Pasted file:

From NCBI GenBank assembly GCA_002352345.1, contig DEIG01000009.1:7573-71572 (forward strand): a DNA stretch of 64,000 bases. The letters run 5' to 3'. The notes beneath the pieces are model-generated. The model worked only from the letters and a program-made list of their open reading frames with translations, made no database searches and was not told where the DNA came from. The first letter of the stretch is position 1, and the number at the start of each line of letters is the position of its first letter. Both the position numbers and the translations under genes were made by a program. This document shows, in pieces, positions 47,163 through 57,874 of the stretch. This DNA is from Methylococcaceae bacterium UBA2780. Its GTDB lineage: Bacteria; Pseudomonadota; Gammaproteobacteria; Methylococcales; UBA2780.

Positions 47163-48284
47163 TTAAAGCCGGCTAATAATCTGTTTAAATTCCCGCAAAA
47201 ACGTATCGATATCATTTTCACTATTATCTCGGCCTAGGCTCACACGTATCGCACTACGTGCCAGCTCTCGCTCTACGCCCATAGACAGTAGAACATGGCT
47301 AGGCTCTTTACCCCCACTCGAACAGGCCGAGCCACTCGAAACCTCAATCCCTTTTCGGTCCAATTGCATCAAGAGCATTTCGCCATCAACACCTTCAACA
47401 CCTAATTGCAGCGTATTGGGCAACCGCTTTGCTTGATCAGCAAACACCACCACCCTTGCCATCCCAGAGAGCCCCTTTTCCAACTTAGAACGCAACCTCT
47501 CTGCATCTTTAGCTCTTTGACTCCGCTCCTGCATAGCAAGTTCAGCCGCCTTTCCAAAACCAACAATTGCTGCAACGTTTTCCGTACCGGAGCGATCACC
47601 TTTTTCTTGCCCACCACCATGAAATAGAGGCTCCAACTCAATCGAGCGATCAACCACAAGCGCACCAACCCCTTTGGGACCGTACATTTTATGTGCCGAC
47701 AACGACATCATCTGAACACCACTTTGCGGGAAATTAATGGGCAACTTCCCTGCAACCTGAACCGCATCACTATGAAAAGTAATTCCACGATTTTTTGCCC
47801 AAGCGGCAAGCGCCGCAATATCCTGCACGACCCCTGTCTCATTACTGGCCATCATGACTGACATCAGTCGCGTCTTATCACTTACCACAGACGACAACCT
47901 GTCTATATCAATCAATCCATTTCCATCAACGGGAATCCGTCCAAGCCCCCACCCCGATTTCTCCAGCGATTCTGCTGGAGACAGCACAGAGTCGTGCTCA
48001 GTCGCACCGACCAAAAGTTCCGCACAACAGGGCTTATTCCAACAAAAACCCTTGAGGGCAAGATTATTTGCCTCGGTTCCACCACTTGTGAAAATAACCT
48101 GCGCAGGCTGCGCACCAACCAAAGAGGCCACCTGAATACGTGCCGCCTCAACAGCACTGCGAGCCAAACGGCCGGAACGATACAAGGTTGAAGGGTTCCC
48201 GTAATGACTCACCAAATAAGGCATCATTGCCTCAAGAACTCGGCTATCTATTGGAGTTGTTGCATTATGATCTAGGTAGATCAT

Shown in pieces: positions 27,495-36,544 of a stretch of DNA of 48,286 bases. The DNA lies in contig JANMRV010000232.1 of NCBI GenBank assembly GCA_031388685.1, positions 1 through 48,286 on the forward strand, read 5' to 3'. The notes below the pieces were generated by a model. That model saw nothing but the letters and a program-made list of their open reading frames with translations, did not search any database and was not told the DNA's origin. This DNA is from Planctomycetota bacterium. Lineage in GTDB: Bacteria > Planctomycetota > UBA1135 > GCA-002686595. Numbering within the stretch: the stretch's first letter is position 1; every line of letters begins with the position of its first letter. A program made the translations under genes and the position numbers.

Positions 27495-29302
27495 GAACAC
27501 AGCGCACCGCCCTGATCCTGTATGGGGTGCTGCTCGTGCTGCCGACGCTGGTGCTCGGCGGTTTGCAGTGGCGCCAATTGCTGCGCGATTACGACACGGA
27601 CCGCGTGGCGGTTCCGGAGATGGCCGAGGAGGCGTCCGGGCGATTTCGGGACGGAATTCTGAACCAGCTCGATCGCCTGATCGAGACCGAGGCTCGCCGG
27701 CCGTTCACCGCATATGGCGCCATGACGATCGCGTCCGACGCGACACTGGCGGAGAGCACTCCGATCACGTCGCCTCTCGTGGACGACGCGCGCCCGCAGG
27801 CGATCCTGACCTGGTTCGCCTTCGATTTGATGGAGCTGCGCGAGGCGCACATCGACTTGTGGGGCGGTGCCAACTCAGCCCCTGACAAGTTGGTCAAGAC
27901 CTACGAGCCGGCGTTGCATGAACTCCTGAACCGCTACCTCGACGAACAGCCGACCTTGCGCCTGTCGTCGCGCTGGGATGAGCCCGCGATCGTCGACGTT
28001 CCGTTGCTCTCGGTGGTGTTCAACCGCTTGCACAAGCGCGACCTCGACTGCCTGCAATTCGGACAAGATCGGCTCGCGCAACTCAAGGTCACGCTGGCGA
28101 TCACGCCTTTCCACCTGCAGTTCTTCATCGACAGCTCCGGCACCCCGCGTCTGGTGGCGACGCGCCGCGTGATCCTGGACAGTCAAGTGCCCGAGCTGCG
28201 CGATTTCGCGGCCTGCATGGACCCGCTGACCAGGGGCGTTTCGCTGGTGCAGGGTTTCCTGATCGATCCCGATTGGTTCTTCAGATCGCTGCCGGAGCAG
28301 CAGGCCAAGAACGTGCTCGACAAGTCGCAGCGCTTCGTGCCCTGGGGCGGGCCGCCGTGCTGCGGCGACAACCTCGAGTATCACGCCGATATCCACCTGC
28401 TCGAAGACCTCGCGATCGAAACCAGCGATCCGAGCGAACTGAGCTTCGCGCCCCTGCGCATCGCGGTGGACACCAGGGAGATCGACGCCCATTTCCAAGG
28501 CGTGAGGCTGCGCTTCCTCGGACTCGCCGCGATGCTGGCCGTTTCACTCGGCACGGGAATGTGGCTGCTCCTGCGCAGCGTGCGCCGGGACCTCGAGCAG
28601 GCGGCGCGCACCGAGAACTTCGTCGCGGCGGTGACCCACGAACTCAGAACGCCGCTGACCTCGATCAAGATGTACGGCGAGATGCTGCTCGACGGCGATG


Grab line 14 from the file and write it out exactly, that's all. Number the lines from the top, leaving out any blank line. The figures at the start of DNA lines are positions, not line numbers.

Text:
48201 GTAATGACTCACCAAATAAGGCATCATTGCCTCAAGAACTCGGCTATCTATTGGAGTTGTTGCATTATGATCTAGGTAGATCAT